Few companies have had a rougher ride than TrueCar, Inc. (NASDAQ:TRUE) has over the past 12 months:
Investors in TrueCar have endured a summer filled with multiple lawsuits, a disappointing second quarter, and termination of its partnership with AutoNation, the nation's largest auto retailer, which culminated in TrueCar CEO Scott Painter stepping down. There's no question the past few months have added doubt that TrueCar can indeed capitalize on its immense potential.
While today's gain of 11% doesn't have any apparent direct news driving it, it should remind investors that the game isn't over and TrueCar's business isn't broken. Here are a couple of recent events for investors to keep in mind, risks that continue to exist, and a look at where TrueCar can go from here.
What have you done for me lately?
A recent partnership between TrueCar and Sam's Club -- which I cover in depth here -- proves that the car-buying service company still has plenty of avenues for revenue growth. In September, Sam's Club, a warehouse division of Wal-Mart Stores, announced a new automotive buying program that provides guaranteed savings for its exclusive members -- a program powered by TrueCar. This initiative could generate incremental sales for TrueCar and offers Sam's Club another way to compete with its rival Costco, which offers a successful car-buying program for its members.
On a different note, the emergence of TrueCar has prompted some dealership groups to investigate Internet-based buying programs. AutoNation is actually developing such an online-oriented service, called AutoNation Express, which is currently available at roughly 90 of the company's 232 dealerships.
It's important to note that the reach of TrueCar -- a network of roughly 10,000 dealerships nationwide -- provides an immense amount of data that competitors can't soon copy, which in turn provides a pricing and information advantage. However, the fact that some dealership groups are attempting to clone TrueCar's service is worth watching.
The road ahead
Where does TrueCar see itself after a rocky year? As the tenure of Painter as CEO ended abruptly in August, TrueCar's executives realize the company faces familiar challenges.
"I think one of the things you're going to see from this management team going forward regardless of who may become our CEO, is a broader, deeper commitment to listening to our dealer partners," said Johnny Stephenson, TrueCar's chief risk officer, who has been involved with the company's legal battles with dealers and regulators, according to Automotive News.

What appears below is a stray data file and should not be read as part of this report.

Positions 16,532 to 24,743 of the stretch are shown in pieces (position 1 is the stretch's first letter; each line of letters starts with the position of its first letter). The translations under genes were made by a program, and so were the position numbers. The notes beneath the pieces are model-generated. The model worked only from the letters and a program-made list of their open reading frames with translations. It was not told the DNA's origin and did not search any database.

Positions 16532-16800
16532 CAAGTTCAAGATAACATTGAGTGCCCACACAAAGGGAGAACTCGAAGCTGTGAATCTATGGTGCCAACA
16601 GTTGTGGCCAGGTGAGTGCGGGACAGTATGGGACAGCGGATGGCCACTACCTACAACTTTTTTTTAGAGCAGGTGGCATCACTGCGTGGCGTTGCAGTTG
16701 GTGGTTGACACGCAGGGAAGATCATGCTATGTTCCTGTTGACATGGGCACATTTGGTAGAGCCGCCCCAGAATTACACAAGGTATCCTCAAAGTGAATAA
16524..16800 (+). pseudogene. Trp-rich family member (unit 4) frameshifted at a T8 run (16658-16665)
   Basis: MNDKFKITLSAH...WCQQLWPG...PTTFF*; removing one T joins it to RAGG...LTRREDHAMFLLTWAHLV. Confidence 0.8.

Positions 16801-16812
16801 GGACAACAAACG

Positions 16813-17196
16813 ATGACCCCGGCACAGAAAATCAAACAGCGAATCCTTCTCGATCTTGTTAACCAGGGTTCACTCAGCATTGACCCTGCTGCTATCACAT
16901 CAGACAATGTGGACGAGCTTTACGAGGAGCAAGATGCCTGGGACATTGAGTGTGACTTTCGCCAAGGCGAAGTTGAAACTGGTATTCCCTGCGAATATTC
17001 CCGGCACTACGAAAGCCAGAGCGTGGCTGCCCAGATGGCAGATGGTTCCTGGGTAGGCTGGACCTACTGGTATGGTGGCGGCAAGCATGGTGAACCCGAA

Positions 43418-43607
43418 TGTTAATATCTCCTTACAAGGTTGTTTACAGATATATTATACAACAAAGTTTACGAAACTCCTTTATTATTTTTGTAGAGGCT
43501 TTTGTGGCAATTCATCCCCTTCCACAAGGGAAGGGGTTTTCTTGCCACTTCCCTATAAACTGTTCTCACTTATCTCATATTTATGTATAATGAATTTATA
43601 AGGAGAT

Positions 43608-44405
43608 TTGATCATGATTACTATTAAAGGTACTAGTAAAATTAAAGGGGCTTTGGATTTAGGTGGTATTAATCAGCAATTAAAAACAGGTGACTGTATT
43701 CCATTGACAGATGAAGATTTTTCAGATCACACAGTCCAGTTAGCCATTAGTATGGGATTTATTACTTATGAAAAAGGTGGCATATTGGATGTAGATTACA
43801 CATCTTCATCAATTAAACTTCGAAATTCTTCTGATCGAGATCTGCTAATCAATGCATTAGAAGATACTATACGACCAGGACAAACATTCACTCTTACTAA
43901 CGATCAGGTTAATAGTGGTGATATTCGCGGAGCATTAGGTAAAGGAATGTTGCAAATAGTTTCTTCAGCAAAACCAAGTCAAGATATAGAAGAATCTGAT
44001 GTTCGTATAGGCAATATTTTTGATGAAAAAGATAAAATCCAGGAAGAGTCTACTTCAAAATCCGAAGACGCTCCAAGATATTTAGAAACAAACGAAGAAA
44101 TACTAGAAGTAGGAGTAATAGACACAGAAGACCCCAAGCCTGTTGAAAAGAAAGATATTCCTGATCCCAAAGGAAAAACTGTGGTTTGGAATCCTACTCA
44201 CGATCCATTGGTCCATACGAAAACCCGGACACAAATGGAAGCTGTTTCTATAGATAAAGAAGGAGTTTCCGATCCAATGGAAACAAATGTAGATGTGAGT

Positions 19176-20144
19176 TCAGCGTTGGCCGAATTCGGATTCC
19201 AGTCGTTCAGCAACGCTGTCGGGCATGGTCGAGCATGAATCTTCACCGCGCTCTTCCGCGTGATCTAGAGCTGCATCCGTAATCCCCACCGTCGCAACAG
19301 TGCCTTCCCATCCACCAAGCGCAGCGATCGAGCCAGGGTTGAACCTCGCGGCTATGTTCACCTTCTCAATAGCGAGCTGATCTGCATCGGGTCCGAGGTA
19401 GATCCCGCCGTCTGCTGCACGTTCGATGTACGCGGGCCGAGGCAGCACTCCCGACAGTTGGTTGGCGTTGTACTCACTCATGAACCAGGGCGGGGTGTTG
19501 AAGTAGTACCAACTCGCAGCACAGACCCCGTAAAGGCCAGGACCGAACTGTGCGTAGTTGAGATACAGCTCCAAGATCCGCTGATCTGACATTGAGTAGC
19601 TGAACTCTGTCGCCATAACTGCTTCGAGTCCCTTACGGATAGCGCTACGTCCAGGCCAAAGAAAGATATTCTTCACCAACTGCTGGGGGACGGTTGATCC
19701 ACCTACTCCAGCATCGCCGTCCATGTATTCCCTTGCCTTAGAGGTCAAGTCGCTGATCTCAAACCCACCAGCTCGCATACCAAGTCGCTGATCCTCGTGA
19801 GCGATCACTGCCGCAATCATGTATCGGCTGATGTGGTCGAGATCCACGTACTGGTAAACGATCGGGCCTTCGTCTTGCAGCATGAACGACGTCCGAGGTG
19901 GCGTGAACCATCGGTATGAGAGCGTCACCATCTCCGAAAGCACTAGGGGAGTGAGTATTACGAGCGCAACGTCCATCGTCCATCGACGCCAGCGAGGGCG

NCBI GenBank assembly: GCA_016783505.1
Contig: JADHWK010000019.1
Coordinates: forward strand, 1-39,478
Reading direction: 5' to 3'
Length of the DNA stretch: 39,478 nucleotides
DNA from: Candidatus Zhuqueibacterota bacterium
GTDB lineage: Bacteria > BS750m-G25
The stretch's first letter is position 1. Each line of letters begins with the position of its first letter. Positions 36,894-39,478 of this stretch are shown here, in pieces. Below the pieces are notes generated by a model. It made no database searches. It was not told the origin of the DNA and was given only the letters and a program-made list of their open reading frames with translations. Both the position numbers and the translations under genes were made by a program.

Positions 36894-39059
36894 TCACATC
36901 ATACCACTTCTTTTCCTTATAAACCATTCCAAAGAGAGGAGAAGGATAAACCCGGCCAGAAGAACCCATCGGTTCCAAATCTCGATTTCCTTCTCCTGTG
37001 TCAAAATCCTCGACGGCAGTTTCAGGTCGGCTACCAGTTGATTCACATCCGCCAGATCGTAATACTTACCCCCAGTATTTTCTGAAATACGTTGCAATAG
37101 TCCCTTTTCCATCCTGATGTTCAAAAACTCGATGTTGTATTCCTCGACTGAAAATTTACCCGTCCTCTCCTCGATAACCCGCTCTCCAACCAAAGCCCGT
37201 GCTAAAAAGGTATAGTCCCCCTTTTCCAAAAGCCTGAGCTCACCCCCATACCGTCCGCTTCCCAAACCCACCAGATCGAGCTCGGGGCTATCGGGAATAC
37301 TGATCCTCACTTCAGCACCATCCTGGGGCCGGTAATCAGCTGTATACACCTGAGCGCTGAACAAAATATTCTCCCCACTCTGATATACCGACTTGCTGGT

This isn't a new problem, as TrueCar nearly collapsed in late 2011 after dealerships revolted when the company's low-price promise encouraged a price race to the bottom that destroyed dealership profits. In a business model where dealerships pay TrueCar for its sales lead service, it was a devastating revolt that required TrueCar to reevaluate its relationship with dealerships.
Now, as the ended partnership with AutoNation again brings TrueCar's dealership relationship problem to the forefront, TrueCar has increased its dealer support team by 60% over the past 12 months as its stock price trended lower. "Our job is to help dealers sell more cars, and we think we are not doing a good enough job of helping dealers close on the prospects we send to dealers every month and every quarter," Mike Timmons, TrueCar's Austin, Texas-based vice president for dealer development, told Automotive News.
As a long-term investment, TrueCar still offers investors a potentially incredible story. The company is working on programs for trade-in vehicles, and could venture into financing vehicles as well. That's just in the automotive industry, and the company could one day find itself dealing in other big-ticket-item markets, such as RVs, trailers, and boats, among others.
However, before investors get caught up in its future potential, we have to better understand the present.
That means investors have to wait for TrueCar to prove its business model is rock-solid, and profitable, with its dealerships. TrueCar has to lock down the necessary data from dealerships to ensure it is rightfully paid for each sales lead it provides that dealerships complete; it also has to do this while providing dealerships with cheaper leads than they can achieve through other marketing activities.
What it comes down to
It's important to remember that the presence of TrueCar doesn't generate incremental automotive sales. Rather, TrueCar needs to offer enough value for consumers to use its website and network of dealerships over competitors' to create a lucrative business model.
This is a fine line to walk, but if TrueCar can again find the balance in the years to come, investors will be well rewarded. In the meantime, TrueCar remains a high-risk, high-reward investment.
Daniel Miller owns shares of TrueCar. The Motley Fool recommends TrueCar. Try any of our Foolish newsletter services free for 30 days. We Fools may not all hold the same opinions, but we all believe that considering a diverse range of insights makes us better investors. The Motley Fool has a disclosure policy.